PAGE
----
Travelers Companies, Inc. (NYSE:TRV)
Q2 2016 Earnings Conference Call
July 21, 2016 09:00 AM ET
Gabriella Nawi - SVP, Investor Relations
Alan Schnitzer - CEO & Director
Jay Benet - Vice Chairman & CFO
Brian MacLean - President & COO
Michael Klein - EVP and President-Personal Insurance
Bill Heyman - Vice Chairman and CIO
Randy Binner - FBR and Co
Kai Pan - Morgan Stanley
Michael Nannizzi - Goldman Sachs
Ryan Tunis - Credit Suisse
Amit Kumar - Macquarie
Charles Sebaski - BMO Capital Markets
Jay Gelb - Barclays
Paul Newsome - Sandler O'Neill
Jay Cohen - Bank of America Merrill Lynch
Larry Greenberg - Janney
Good morning, ladies and gentlemen. Welcome to the Second Quarter Results Teleconference for Travelers. We ask that you hold all questions until the completion of formal remarks, at which time you will be given instructions for the question-and-answer session. As a reminder, this conference is being recorded on July 21, 2016.
At this time, I would like to turn the conference over to Ms. Gabriella Nawi, Senior Vice President of Investor Relations. Ms. Nawi, you may begin.
Thank you, Tina. Good morning and welcome to Travelers' discussion of our 2016 second quarter results. Hopefully, all of you have seen our press release, financial supplement and webcast presentation released earlier this morning. All of these materials can be found on our website at www.travelers.com, under the Investor section.
Speaking today will be: Alan Schnitzer, CEO; Jay Benet, Vice Chairman and Chief Financial Officer; and Brian MacLean, President and Chief Operating Officer. They will discuss the financial results of our businesses and the current market environment. They will refer to the webcast presentation as they go through prepared remarks, and then we will take questions. In addition, other members of senior management are in the room, including Bill Heyman, Vice Chairman and Chief Investment Officer; Michael Klein, Executive Vice President and President, Personal Insurance; Tom Kunkel, Executive Vice President and President, Bond & Specialty Insurance; and Greg Toczydlowski, Executive Vice President and President of Business Insurance.
Before I turn it over to Alan, I'd like to draw your attention to the explanatory note included at the end of the webcast. Our presentation today includes forward-looking statements. The company cautions investors that any forward-looking statement involves risks and uncertainties and is not a guarantee of future performance. Actual results may differ materially from those projected in the forward-looking statements due to a variety of factors. These factors are described in our earnings press release and in our most recent 10-Q and 10-K filed with the SEC. We do not undertake any obligation to update forward-looking statements.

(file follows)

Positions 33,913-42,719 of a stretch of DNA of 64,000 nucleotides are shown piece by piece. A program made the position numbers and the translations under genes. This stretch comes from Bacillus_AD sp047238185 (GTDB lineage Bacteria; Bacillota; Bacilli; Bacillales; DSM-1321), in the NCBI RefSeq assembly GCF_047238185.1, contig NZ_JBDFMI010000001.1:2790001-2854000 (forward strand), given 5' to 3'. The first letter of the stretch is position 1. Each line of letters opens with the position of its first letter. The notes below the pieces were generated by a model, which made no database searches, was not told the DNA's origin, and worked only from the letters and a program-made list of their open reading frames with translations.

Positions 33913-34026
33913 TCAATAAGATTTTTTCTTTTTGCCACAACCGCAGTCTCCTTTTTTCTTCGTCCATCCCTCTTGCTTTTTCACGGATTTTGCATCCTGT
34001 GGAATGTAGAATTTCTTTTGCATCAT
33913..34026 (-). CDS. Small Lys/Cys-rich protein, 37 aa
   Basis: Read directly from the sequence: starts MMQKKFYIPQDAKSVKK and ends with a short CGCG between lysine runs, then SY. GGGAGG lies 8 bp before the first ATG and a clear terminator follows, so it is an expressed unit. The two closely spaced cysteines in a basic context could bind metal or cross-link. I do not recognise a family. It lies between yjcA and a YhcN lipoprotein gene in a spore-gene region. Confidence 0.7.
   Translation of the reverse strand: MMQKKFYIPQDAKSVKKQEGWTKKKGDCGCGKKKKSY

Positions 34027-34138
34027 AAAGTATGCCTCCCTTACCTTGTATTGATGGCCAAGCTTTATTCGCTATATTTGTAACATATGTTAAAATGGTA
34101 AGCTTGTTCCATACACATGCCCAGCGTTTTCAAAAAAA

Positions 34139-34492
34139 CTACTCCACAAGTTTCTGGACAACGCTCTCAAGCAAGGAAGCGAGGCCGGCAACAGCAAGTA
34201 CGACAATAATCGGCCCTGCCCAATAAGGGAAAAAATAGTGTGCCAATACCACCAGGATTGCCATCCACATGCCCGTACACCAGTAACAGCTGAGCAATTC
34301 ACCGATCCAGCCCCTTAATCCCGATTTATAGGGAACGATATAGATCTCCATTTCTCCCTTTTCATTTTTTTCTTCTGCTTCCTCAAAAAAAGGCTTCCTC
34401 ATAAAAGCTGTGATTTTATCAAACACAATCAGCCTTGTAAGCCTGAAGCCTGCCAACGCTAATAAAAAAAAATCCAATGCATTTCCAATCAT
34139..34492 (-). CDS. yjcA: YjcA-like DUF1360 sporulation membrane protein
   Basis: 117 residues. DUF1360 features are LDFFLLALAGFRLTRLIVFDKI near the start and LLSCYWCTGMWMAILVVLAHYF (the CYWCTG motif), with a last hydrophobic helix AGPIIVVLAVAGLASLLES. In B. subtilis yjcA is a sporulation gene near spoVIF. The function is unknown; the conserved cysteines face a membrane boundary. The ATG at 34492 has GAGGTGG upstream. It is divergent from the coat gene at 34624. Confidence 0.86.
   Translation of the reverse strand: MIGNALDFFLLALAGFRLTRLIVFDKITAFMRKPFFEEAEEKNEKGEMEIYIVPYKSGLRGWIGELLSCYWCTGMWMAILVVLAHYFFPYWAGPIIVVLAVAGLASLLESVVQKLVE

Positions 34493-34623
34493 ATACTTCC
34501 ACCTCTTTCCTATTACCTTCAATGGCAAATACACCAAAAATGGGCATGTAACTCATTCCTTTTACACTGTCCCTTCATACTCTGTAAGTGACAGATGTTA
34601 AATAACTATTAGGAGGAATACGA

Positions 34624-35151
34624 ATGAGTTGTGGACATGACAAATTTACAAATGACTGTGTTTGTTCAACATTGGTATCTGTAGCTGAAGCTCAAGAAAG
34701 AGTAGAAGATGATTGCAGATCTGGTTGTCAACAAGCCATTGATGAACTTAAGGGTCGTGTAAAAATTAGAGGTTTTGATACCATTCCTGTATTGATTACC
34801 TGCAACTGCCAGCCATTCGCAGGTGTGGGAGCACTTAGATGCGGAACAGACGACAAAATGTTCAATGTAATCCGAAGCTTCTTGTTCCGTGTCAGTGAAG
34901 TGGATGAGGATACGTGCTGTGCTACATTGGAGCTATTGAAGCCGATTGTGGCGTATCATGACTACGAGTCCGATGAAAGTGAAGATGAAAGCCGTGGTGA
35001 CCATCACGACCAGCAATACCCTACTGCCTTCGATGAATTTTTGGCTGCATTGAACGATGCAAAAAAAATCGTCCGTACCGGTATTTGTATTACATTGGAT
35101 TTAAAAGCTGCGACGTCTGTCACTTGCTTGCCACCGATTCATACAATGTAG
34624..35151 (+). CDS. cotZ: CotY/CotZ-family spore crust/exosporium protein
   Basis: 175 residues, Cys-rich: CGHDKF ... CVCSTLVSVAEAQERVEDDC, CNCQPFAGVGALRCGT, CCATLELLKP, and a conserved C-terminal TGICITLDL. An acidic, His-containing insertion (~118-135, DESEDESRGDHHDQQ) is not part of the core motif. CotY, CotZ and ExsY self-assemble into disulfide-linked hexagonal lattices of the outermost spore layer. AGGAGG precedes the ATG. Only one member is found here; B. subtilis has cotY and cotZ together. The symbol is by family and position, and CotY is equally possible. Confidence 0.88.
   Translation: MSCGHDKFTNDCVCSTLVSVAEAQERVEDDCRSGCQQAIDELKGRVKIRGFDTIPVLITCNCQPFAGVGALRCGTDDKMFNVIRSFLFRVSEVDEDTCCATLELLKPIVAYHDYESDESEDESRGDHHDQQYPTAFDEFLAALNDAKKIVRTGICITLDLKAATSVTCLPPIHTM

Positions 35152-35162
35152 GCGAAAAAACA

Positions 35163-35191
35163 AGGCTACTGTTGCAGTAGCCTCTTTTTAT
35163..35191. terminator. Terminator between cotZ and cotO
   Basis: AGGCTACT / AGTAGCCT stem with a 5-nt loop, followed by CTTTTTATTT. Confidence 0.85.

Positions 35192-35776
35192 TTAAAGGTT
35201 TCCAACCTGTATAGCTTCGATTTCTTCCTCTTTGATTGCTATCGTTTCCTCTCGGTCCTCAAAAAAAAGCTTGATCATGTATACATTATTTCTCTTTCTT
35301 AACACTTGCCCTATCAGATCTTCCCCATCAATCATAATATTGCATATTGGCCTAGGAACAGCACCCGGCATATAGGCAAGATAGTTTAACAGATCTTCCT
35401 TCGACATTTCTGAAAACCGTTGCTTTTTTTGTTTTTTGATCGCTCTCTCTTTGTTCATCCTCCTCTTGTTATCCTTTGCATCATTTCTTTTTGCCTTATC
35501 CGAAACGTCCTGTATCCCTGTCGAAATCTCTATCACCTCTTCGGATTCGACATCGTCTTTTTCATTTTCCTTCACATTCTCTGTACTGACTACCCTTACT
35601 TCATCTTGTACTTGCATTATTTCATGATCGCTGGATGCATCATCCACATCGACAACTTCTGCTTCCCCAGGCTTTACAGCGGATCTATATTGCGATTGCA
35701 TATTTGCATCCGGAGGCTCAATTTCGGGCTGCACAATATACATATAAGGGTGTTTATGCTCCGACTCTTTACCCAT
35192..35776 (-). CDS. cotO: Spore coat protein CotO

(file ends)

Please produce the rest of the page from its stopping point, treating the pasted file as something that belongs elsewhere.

Also, in our remarks and responses to questions, we may mention some non-GAAP financial measures. Reconciliations are included in our recent earnings press release, financial supplement, and other materials that are available in the Investor section on our website.
And now, Alan Schnitzer.
Thank you, Gabby. Good morning, everyone, and thank you for joining us today.
This morning, we reported second quarter operating income of $649 million or $2.20 per share, and an operating return on equity of 11.6%. Our underwriting results remained strong, as reflected in our 93.1% combined ratio for the quarter, despite the impacts of higher catastrophe and non-cat weather-related losses year-over-year.
For the six months, we reported operating income of $1.35 billion or $4.52 per share, and an operating return on equity of 12%. Given the cumulative impact of years and years of declining interest rates on our investment portfolio and also relative to the fresh lows in the risk-free rate, we feel terrific about the returns we continue to generate.
Our expertise in risk selection and pricing, our thoughtful and consistent investment strategy and our active approach to capital management all come together to enable us to achieve our objectives of delivering superior returns and creating shareholder value.
Turning to production, the second quarter was another example of the successful execution of our market place strategies. We are very pleased with the record volume of premium that we wrote in the quarter and we continue to be very pleased with the amount of returns in the business we’re writing.